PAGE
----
Historias más-chascadas de la tapa 10 de 2011

por Brendon Nafziger, DOTmed News Associate Editor | December 29, 2011
A radiologist's office server hacked to play the world's best-selling video game. The launch of MRI-compatible pacemakers. The rising popularity of virtual colonoscopies. And a sobering forecast for the future of proton therapy. These were some of our readers' favorite stories in 2011.

10. Fears of an exploding MRI

The year opened with a bang -- almost. In January, officials in a town near St. Louis had to evacuate residents from their block, after experts worried a storm-damaged MRI might explode. The town's fire department made the call after a local imaging center's technicians determined there was a very small possibility an MRI unit would burst during decommissioning, as its ventilation system was damaged by a tornado that struck the facility on New Year's Eve. But nothing happened: and the residents were quickly allowed to return to their homes. However, the crisis did bring about a bit of neighborliness. During the emergency, a local Holiday Inn Viking offered rooms to families forced to flee over the explosion risk.
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9. The Fukushima catastrophe

On March 11, a 9.0 earthquake struck off the coast of Japan, unleashing a tsunami that devastated the island country, killing thousands and costing billions of dollars in damages. But what held the world's attention for months was the fate of the Fukushima Daiichi nuclear plant. The plant lost power when the waves hit, causing three of its reactors to experience a full meltdown and making it the worst nuclear disaster since Chernobyl. A few days after the tsunami struck, we reported on rising radiation levels at the plant -- at one point, radiation levels rose to 400 millisieverts an hour in some sections. Today, workers are still busy trying to fully decommission the plant, a process that's expected to take three to four decades.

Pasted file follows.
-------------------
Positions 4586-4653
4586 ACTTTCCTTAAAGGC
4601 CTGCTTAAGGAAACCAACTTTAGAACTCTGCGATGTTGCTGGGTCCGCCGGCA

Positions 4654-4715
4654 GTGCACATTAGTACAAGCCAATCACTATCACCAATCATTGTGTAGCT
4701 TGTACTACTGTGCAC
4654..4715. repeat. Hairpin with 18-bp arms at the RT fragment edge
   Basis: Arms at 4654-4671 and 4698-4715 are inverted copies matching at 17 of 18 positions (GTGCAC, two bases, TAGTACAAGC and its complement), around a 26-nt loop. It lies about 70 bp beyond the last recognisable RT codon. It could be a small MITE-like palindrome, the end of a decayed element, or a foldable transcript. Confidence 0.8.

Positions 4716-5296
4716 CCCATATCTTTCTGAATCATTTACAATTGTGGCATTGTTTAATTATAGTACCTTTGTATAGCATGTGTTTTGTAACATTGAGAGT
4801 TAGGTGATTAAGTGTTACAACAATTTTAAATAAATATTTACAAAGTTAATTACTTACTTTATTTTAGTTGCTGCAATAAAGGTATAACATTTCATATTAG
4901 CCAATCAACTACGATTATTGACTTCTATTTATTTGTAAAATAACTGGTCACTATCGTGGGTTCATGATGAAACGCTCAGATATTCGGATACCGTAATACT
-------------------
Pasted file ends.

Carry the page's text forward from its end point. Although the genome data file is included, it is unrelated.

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8. Hackers hijack radiology office to play Call of Duty

Weird, but true. Scandinavian hackers hijacked the servers of a New Hampshire radiology office, which reportedly contained Social Security numbers and other private info for hundreds of thousands of patients. Why did they do it? Investigators said they just wanted to find space to play "Call of Duty: Black Ops," a military first-person shooter that was then the best-selling video game in the world. (An honor now ceded to a sequel, "Call of Duty: Modern Warfare 3.")

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7. Hospital IT budgets shift away from PACS

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